Short term pain (STP) for a long-term gain.
The Single Touch Payroll (STP) system for employers to report payroll data to the Australian Taxation Office (ATO) came into effect for employers with fewer than 20 staff as of 1 July this year. And a three-month grace period applied to assist smaller businesses make the transition to the system. However, the STP system is not new. It was rolled out to employers with 20 or more employees on 1 July 2018 with penalties for non-use applying from 1 July 2019.
The final milestone in the STP reform commences Tuesday, 1 October 2019—when employers of all sizes must use the STP system, although penalties for non-use for smaller businesses will be waived until 1 July 2020.
The table below recaps on the STP rollout.
In July last year, in our article ‘Non-payment superannuation entitlements—a window of opportunity’, we reported on the government’s 12 month amnesty for employers to bring their superannuation guarantee obligations up to date, potentially saving businesses thousands of dollars in penalties that they may otherwise had to pay. During that period, it’s reported that over 7,000 business took advantage of the amnesty. While this amnesty period has lapsed, the government recently introduced a Bill in parliament seeking to extend the amnesty period. Reportedly, accountants have recently noticed an increase in their clients receiving ATO ‘please explain’ letters, particularly around irregularities around superannuation reporting and payment obligations. It comes of no surprise that the STP substantially adds to the suite/range of tools now at the ATO’s dispense that increases its visibility into small businesses’ financial information. One tool includes data provided by super funds that will feed into a combined enforcement approach with STP reporting information, enabling the ATO to conduct “health checks” with businesses not paying super properly.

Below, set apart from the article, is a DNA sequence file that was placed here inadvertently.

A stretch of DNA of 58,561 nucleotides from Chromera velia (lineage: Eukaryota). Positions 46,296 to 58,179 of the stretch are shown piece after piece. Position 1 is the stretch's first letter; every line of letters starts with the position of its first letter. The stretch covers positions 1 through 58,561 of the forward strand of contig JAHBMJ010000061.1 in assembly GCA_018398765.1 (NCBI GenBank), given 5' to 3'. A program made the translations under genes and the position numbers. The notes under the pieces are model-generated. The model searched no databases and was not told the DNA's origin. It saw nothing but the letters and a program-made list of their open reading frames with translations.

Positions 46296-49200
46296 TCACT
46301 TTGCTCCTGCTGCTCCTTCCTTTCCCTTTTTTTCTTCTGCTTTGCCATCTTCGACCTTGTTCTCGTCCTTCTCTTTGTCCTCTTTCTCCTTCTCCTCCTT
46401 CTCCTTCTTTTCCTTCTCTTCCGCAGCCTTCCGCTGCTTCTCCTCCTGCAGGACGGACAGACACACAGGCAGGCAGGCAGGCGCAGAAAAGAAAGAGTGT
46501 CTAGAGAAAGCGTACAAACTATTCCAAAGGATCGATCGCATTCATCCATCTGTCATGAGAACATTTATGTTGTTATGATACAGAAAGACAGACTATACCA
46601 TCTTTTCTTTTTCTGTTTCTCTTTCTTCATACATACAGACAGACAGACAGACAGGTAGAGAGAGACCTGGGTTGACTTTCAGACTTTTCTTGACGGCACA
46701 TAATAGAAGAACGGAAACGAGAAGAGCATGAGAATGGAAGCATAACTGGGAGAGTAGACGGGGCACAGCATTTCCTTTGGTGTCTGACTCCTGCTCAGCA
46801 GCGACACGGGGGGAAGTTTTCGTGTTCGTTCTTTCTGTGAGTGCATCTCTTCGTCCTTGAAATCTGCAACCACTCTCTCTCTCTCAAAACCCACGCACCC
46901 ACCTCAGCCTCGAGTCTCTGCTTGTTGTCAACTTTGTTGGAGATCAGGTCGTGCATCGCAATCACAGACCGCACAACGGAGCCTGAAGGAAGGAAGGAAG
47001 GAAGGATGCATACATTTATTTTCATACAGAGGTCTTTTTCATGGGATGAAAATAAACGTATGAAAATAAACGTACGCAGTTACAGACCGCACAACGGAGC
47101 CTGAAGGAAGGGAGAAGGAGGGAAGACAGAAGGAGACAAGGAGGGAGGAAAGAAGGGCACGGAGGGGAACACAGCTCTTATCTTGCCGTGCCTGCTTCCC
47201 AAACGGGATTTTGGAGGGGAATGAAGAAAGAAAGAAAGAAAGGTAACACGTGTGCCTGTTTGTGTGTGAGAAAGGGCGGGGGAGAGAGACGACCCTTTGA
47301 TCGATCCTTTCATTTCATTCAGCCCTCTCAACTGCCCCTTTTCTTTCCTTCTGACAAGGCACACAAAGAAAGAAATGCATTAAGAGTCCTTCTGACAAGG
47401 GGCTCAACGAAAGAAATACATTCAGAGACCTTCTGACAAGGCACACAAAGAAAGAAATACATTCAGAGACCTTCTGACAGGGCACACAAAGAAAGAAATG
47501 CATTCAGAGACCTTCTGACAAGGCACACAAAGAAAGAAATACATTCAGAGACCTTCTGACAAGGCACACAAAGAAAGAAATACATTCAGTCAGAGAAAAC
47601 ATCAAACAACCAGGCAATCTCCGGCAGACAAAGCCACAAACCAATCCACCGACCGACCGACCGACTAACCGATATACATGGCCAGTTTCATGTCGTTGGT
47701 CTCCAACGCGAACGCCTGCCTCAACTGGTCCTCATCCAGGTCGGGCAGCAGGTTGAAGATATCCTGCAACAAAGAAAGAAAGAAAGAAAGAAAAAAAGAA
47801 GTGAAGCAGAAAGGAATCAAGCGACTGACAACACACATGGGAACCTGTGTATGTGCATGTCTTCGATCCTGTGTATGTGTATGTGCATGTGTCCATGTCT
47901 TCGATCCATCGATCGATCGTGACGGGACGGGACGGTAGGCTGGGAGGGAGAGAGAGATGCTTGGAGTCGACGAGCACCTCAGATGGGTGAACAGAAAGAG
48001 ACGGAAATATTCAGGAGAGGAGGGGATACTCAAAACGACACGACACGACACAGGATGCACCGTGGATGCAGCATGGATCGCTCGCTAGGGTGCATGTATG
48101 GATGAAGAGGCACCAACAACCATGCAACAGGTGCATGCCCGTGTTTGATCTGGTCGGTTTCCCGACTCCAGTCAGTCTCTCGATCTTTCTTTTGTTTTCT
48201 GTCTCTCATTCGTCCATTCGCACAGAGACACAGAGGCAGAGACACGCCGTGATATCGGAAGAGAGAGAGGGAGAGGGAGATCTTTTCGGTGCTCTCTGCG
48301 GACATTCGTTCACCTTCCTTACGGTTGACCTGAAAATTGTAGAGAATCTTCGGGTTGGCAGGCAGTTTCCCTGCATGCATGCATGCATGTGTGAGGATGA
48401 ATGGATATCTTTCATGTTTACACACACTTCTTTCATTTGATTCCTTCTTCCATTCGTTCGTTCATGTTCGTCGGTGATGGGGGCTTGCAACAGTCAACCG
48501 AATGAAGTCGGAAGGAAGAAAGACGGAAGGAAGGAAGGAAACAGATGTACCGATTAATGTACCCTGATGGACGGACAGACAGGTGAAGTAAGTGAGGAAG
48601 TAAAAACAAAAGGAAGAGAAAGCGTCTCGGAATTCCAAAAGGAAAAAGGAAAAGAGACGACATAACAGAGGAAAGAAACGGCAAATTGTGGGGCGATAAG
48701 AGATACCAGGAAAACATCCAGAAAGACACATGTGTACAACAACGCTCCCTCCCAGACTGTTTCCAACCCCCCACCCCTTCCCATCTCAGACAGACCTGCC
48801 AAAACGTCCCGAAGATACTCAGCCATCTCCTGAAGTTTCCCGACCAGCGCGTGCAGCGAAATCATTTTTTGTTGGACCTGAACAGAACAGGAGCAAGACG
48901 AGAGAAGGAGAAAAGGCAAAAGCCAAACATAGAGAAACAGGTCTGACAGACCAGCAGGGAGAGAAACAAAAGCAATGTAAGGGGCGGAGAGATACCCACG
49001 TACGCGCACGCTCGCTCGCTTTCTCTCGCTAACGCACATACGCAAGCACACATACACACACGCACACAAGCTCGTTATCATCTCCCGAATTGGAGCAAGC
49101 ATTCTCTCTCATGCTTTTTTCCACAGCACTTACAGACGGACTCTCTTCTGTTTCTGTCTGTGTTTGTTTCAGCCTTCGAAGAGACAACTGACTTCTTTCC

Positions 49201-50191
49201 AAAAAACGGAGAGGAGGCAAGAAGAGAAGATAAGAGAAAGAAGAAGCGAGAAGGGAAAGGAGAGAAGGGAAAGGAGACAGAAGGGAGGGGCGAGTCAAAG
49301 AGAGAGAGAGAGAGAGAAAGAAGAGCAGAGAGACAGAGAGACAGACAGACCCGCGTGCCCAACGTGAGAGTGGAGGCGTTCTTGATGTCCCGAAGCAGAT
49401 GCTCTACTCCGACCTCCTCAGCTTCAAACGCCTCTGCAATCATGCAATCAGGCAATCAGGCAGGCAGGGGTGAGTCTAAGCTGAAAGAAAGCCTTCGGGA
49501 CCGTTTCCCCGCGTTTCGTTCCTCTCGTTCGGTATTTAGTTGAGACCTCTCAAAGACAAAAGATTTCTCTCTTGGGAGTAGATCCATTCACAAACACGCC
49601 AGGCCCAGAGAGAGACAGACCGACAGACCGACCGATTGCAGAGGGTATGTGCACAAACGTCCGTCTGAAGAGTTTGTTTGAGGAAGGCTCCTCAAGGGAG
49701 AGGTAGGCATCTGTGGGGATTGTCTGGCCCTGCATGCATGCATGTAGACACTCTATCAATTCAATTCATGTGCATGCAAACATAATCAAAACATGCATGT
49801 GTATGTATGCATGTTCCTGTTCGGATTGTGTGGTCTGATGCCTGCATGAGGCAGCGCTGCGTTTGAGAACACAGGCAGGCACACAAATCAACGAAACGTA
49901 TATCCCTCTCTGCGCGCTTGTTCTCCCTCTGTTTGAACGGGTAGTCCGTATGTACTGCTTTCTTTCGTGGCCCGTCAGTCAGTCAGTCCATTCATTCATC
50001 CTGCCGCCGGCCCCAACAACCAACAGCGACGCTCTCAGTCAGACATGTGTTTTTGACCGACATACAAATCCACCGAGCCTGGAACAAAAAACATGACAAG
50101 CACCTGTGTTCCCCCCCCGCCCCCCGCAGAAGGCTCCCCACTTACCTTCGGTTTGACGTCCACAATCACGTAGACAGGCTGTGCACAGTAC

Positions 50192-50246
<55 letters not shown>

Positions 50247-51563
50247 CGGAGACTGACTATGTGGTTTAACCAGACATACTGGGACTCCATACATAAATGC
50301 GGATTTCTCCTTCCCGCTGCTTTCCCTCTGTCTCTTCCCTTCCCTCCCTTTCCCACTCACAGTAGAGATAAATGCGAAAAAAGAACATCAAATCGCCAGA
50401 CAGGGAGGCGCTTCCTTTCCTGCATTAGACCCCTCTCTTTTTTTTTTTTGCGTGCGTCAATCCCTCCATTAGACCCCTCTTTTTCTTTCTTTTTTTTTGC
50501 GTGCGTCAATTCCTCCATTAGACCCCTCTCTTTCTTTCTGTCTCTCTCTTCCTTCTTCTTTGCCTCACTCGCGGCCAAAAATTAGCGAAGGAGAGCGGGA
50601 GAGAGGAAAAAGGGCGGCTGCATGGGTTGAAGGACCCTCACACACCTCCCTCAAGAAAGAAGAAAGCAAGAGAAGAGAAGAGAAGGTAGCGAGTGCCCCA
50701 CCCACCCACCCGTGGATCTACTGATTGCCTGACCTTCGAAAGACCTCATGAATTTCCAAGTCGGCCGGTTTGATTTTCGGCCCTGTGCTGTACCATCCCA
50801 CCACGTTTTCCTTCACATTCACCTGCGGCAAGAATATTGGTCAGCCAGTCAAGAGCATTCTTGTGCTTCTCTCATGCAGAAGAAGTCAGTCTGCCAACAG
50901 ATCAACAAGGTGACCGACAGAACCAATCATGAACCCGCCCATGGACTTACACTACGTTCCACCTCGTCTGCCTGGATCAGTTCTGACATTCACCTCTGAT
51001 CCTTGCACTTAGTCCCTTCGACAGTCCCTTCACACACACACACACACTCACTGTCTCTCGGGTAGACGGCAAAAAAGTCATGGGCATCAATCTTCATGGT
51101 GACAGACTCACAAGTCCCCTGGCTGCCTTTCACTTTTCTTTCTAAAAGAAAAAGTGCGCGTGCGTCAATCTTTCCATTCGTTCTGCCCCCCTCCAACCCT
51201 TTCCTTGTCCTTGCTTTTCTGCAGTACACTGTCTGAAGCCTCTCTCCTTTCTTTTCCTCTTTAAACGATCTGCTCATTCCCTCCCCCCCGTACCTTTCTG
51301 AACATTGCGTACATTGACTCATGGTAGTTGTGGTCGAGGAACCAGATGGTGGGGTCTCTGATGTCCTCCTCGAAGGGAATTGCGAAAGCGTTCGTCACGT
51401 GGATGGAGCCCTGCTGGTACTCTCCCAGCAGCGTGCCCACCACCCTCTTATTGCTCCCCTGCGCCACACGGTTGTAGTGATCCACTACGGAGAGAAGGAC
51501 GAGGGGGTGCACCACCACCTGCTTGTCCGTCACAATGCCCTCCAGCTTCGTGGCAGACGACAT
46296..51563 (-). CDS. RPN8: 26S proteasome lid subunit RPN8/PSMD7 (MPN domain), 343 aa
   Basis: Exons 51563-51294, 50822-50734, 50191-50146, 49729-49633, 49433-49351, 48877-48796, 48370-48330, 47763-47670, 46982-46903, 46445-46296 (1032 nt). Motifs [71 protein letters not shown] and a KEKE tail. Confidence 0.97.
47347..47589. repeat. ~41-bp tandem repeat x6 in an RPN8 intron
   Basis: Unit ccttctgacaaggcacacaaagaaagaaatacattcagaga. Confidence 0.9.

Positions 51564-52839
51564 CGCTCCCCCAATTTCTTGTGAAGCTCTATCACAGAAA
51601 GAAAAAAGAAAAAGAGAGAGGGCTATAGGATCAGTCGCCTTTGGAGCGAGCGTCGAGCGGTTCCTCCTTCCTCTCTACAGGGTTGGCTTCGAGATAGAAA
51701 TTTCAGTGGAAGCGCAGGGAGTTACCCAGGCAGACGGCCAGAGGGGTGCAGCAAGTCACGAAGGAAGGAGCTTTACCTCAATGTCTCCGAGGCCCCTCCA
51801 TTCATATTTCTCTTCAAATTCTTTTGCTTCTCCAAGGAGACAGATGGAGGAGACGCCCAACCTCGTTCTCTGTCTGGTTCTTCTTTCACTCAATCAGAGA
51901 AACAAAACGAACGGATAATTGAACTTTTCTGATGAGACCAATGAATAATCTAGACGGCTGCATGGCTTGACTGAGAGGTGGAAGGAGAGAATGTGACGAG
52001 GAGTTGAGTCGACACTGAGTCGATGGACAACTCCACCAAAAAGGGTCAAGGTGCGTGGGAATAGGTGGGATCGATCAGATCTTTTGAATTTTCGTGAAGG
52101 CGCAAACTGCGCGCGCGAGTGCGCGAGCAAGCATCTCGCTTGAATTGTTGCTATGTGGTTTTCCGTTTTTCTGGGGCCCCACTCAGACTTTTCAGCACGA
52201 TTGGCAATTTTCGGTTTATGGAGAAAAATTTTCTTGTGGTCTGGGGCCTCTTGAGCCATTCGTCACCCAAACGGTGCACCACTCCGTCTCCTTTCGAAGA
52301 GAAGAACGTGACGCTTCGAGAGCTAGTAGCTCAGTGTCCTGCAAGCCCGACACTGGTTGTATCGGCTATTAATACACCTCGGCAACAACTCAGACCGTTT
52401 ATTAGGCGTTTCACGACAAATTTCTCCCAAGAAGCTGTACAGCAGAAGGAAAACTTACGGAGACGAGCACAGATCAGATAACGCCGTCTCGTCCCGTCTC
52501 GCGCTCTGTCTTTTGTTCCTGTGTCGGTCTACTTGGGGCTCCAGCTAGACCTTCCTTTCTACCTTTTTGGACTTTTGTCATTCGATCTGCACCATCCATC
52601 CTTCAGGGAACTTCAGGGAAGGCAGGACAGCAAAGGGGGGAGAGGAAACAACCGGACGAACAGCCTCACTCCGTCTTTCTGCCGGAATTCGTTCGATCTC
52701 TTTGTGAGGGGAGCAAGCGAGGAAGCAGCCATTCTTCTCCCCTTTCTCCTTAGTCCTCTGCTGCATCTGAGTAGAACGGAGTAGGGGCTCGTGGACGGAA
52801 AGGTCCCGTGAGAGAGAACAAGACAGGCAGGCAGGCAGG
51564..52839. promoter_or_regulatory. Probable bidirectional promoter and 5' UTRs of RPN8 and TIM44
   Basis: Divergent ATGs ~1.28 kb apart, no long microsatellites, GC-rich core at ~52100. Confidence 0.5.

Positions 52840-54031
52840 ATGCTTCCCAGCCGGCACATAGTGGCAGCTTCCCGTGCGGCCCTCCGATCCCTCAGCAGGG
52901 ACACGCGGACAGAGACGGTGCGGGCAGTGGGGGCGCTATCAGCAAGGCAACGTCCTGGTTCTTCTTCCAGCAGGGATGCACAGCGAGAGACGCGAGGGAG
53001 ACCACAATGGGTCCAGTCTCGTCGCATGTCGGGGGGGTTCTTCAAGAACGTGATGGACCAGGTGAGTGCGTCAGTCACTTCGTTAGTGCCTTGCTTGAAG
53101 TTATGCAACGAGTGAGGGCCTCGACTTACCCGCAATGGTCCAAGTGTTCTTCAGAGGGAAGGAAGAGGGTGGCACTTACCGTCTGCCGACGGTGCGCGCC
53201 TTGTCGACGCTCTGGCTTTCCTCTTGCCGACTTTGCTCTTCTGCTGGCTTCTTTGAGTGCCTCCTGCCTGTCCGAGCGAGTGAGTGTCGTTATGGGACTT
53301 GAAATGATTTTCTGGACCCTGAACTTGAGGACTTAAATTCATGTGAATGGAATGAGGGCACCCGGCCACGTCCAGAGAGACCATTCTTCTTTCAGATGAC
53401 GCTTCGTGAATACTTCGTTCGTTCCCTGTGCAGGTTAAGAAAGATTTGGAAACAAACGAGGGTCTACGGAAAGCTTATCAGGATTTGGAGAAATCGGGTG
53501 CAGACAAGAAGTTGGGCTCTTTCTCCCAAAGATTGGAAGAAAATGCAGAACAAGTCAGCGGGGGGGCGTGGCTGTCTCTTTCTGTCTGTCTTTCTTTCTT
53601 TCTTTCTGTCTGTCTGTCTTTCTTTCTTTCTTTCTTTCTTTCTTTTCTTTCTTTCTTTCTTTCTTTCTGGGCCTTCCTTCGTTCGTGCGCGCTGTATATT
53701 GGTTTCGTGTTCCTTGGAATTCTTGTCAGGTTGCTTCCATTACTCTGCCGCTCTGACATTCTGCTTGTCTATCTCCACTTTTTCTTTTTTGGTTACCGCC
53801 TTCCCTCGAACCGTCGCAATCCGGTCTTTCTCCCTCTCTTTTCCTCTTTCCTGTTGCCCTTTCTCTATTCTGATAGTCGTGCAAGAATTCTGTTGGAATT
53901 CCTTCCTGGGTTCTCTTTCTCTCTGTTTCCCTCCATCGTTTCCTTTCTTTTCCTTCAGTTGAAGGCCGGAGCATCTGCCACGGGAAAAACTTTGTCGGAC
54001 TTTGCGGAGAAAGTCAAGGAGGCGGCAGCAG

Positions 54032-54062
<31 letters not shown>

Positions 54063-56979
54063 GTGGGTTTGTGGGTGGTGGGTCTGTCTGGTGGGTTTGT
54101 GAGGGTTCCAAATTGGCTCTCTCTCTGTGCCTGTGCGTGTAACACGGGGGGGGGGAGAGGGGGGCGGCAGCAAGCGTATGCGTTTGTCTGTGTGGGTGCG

Should the extension be implemented, another window of opportunity will open for businesses to bring their superannuation guarantee obligations up to date with not only potentially huge savings on penalties but also getting into the ATO’s ‘good books’. While interest would still be payable, missing the amnesty could mean employers face a minimum of a 100 percent penalty in addition to the outstanding superannuation charge and interest. Directors and their advisors must remain vigilant particularly with recent changes to the Director Penalty Notice (DPN) regime reducing the reporting period on superannuation from three months to 28 days to avoid receiving a lockdown DPN, as explained in our article: Director penalty notice change to superannuation rules.
The STP implementation, the superannuation amnesty, and the reduced reporting time for superannuation under the DPN regime are all measures that indicate the ATO is sending a clear message to small business: its efforts are squarely focused on ensuring businesses meet their superannuation obligations. With that in mind, it is vital that advisors work with their clients to proactively rectify any non-compliance. An upfront discussion with the ATO addressing any issues along with the potential savings under the amnesty could be the difference between the company’s survival or demise—and its directors—should an ATO audit uncover any shortcomings. In one Worrells administration, we reconstructed records that culminated in—for one quarter alone—a Part 7 penalty of $31,000, nominal interest of $47,000, and the administration fee for 199 employees totalled $4,000. This amounts to a substantial sum totalling $82,000 plus the actual superannuation amounts owing.
We encourage advisors and their clients to see this as ‘short term pain’ for a long-term gain for peace of mind that employee entitlements are correct—and the ATO won’t need to delve deeper into these tax affairs. If you have any concerns about your clients and their superannuation guarantee obligations, please contact your local Worrells partner.
 Limited information on which funds and commencement detail available at the time of publishing.